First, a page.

Friends General Conference

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Our History

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Our Roots in Time and Place

It was 1718, just 36 years after William Penn arrived in Pennsylvania, that a group of Welsh Quakers settled in the Oley Valley. Germans and Swedes were already settled here, they had come in before the land had been properly purchased from the Native Americans.

Soon Irish Quakers took up land along the Maiden Creek north of present-day Reading. Both groups of Friends built log meetinghouses and held meetings for worship on Sunday and in the middle of the week. These pioneers were under the care of Gwynedd Monthly Meeting near Norristown.

By 1737 they were granted monthly meeting status (called Oley Monthly Meeting) and could take responsibility for decisions in regard to membership, marriages, property, etc. At their first monthly meeting for business held in June of that year, they sent a minister, Jane Ellis, traveling in the love of the Gospel to visit Friends Meetings in Maryland and Virginia.

In 1742 with the establishment of Exeter Township, the meeting changed its name to Exeter Monthly Meeting. By this time the minutes report the need to build a meetinghouse for Quakers settlers in Robeson Township south of Reading. These meetings, Exeter, Maiden Creek and Robeson met alternately at Exeter and Maiden Creek for monthly meetings for business and discipline.

With the start of the French and Indian War in 1755 Friends were required to assist “members of this Meeting (from northern Berks County), who have left their Habitations on account of the Indian Enemies.” In September of 1757, eight adults and 16 children were reported as in need of assistance. The meeting in Reading, first mentioned in 1756, was under care of Maiden Creek Friends. In December of that year Friends in Pottstown began meeting regularly in the home of Jacob Thomas, they were attached to Exeter Meeting.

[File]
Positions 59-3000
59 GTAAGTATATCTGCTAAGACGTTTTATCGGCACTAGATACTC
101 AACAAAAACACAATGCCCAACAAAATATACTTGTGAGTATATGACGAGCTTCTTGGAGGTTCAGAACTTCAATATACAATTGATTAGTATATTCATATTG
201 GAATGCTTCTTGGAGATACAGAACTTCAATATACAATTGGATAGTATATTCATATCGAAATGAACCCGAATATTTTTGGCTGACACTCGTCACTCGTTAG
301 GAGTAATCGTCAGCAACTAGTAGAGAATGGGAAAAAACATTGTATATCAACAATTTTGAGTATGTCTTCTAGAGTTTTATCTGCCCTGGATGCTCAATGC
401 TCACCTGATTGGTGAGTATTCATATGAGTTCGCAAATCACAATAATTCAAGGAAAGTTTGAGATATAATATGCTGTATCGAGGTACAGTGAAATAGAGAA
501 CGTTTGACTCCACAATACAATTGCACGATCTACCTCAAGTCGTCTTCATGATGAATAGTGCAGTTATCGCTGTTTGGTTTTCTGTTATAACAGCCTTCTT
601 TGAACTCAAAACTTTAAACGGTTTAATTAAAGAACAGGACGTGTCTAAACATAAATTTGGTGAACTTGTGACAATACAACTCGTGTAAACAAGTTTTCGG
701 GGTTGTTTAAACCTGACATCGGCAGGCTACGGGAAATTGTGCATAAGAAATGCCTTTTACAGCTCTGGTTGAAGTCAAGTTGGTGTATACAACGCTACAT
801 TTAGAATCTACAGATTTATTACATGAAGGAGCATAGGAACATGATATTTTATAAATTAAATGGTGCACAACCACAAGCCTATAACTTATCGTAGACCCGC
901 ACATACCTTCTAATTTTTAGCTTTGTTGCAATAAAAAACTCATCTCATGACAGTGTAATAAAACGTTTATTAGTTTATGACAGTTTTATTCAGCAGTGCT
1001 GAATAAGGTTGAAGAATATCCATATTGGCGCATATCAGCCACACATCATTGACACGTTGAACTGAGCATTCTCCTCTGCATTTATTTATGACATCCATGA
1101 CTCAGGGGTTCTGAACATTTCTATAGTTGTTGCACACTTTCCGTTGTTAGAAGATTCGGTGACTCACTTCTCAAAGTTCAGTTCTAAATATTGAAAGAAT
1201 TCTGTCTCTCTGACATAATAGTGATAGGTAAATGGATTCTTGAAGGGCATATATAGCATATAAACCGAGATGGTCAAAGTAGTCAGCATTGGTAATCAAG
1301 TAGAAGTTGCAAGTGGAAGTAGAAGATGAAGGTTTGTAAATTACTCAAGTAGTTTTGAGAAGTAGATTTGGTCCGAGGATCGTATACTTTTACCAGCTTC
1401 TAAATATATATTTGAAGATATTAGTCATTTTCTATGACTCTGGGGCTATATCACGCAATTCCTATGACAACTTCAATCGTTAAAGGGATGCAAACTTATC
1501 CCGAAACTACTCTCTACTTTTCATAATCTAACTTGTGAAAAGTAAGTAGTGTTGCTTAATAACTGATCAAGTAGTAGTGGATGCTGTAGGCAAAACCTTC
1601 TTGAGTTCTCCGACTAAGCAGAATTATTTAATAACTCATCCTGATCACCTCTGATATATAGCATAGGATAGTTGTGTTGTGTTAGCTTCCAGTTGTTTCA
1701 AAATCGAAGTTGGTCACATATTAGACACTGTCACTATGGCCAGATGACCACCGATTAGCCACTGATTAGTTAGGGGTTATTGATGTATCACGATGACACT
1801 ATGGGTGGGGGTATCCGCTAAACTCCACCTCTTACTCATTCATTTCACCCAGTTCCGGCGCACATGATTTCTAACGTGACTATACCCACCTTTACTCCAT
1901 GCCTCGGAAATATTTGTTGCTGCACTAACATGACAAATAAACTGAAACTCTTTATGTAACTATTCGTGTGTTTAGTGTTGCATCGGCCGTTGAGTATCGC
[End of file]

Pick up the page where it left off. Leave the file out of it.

The American Revolution was a difficult time for Friends, in the minutes of their business meetings they refer to the war as “the current unsettled state of public affairs.” Besides refusing to serve in the militia or fight, Friends felt they should not pay taxes that would provide money to prosecute the war. In lieu of unpaid fines and taxes the sheriff would seize goods and livestock. One Friend reported the sheriff had taken four sheep, a colt, a yoke of oxen and the yoke, a heifer and a three-day clock.

After the victory at Yorktown, Friends meetings grew rapidly along the north branch of the Susquehanna at Catawissa, Roaring Creek, Muncy, and Fishing Creek. They developed under the care of Exeter Monthly Meeting until 1796 when Catawissa Monthly Meeting was formed and Exeter ceased to be a frontier Friends meeting.

Early in the 19th century controversies developed among Friends over issues in theology and governance and in 1827 Philadelphia Yearly Meeting, of which Exeter was a part, divided into those called Hicksites and those called Orthodox. Most Exeter Friends stayed with the Orthodox and most Reading-Maiden Creek Friends chose the Hicksites. This division ended in 1955 when the two yearly meetings, both called Philadelphia Yearly Meeting, united.

In 1949, some Friends having moved into the neighborhood, the meetinghouse was reopened 50 years after being "laid down" in 1899. In 1956 Exeter Monthly Meeting was reestablished as a part of Philadelphia Yearly Meeting of Friends.